added immense ordnance stores to the Southern war effort and reopened the Roanoke River for
Confederate commerce and military operations. Brig. Gen. Hoke, in an after battle report dated April 20 to Confederate
authorities, stated to have stormed and captured this place [Plymouth], capturing 1 brigadier,
1600 men, stores, and 25 pieces of artillery.* Next, Hoke
intended to follow-up his victory by mounting an attack on the nearby strategic coastal community of New Bern (spelled New Berne at the time).
|North Carolina Map of Civil War Battlefields
|Operations Against Plymouth
|NC Coast and the Civil War Map
|Courtesy Microsoft MapPoint
|Operations against Plymouth
|Operations against Plymouth
Following the capture of the Union command and the newly acquired provisions at Plymouth, Gen. PGT Beauregard
conveyed a rather sober truth about the recent fight. The general wrote that on April, 23, 1864, while at Weldon, N.C., I assumed command
of the Department of North Carolina and Southern Virginia.
It included Virginia south to the James and Appomattox, and
all that portion of, North Carolina east of the mountains.
The War Department was closely engaged at that time with certain operations against Plymouth and
New Berne, from which great results were expected at Richmond, but about which the enemy was not much concerned, as the main
object of his campaign could in no wise be affected or seriously disturbed by such a diversion.
fall of Plymouth led to the Federal evacuation of nearby Washington, N.C., on April, 28, 1864. (See also Siege of Washington.) On the evacuation, reported Union Gen. Palmer, Washington was burned
by Federal troops. In an order condemning the atrocities by his troops, Palmer said, "It is well known that the army
vandals did not even respect the charitable institutions, but bursting open doors of the Masonic and Odd Fellows' lodge, pillaged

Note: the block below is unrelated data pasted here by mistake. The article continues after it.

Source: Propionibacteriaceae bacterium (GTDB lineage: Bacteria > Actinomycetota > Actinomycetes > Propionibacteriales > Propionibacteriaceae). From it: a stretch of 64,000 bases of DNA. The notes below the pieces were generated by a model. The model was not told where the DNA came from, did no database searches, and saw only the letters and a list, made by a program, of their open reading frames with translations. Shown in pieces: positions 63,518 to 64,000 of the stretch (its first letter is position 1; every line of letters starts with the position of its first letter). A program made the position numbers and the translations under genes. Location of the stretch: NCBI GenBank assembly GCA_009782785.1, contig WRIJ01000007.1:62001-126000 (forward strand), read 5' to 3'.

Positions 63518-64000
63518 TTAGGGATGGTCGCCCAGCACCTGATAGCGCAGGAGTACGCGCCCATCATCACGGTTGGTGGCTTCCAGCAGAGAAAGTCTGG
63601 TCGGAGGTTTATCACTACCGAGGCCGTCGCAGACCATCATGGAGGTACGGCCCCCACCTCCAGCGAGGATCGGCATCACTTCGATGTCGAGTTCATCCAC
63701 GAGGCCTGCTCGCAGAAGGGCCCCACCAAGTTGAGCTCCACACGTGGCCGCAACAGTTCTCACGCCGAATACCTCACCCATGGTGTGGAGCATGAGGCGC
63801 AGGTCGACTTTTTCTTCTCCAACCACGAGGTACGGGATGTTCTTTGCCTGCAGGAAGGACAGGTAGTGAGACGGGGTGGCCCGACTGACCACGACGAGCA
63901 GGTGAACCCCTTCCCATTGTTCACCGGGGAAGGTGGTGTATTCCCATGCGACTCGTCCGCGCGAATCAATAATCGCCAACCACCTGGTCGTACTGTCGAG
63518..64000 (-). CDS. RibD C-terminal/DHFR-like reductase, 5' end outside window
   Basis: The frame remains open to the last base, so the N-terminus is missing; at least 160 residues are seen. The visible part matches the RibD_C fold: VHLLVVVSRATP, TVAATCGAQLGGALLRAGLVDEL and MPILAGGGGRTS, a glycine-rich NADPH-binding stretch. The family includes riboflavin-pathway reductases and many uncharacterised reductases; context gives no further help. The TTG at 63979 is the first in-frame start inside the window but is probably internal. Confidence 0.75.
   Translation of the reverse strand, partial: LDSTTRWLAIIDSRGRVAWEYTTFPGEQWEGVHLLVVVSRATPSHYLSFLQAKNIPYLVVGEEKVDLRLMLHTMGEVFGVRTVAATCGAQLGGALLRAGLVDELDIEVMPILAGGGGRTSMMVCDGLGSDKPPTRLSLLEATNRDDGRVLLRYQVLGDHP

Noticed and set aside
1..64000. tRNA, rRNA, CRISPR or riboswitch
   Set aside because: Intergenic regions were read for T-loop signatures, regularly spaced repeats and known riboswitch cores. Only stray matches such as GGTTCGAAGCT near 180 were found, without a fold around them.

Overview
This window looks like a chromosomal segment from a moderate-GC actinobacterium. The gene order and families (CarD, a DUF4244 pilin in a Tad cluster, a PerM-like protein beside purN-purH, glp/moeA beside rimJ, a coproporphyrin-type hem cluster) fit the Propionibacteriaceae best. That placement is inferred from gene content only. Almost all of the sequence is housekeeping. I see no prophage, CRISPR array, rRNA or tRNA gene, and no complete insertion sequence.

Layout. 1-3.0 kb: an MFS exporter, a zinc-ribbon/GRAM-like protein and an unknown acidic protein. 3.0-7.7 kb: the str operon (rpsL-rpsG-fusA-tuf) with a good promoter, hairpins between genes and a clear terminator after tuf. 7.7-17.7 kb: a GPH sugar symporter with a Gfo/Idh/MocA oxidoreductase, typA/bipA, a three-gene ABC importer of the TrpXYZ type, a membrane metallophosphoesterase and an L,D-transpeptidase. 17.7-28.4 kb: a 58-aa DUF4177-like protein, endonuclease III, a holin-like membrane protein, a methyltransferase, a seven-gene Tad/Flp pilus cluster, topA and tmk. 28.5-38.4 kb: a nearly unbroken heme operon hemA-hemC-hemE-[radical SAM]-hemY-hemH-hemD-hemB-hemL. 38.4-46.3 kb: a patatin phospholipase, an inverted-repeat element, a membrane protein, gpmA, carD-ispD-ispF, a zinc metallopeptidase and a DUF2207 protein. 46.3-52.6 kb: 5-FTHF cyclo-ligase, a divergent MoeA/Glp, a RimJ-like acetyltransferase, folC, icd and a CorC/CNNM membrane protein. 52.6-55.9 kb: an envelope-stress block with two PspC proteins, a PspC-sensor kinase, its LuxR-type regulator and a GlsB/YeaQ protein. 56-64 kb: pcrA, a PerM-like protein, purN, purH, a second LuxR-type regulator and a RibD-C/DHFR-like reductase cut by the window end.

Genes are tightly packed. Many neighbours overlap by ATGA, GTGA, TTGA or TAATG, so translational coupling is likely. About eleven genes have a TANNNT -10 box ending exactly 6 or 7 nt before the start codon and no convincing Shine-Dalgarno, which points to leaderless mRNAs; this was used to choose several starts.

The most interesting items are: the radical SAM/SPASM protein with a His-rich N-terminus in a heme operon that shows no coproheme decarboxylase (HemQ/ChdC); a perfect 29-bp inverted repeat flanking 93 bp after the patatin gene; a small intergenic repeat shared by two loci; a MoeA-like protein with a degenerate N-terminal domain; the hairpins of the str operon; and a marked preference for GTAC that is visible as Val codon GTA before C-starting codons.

them both and hawked about the streets the regalia and jewels. And this, too, by United States troops! It is well known that
both public and private stores were entered and plundered, and that devastation and destruction ruled the hour." Official
Records, XXXIII, p. 310.
Battle of Albemarle Sound
The CSS Albemarle sailed from Plymouth and engaged the Union fleet on May 5, 1864, and, due to the damage sustained in the battle of Albemarle,
was forced to abandon its objective of New Bern and thus returned to Plymouth. Unlike most Civil War ironclads and rams, which were
built in the traditional shipyard, the CSS Albemarle had been constructed in a Southern cornfield. While engaged
during the Battle of Albemarle Sound, May 5, the Albemarle and her two guns had faced and engaged a large Union
fleet that was armed with a total of sixty guns. The outcome of the naval contest, however, was the immediate withdrawal
of Confederate and Union naval forces, therefore resulting in a draw. General Hoke next moved against New Bern.
|Battle of Plymouth and Battle of Albemarle Sound
|Operations Against Plymouth
Although Hoke had already taken the
outworks at New Bern and demanded its surrender, a messenger from Richmond arrived and hand delivered him special
orders. Hoke had been instructed to report
immediately to Petersburg, no matter how far his operations might have advanced against New Bern. According to Official
Records, "No time was lost in carrying out the order." The
anticipated Union attack on the Confederate capital of Richmond had warranted Hoke's immediate assistance. His withdraw and
advance was to be "made with all haste," stated General Robert E. Lee, who had received his instructions directly from President
H. Hill, Jr., Confederate Military History Of North Carolina: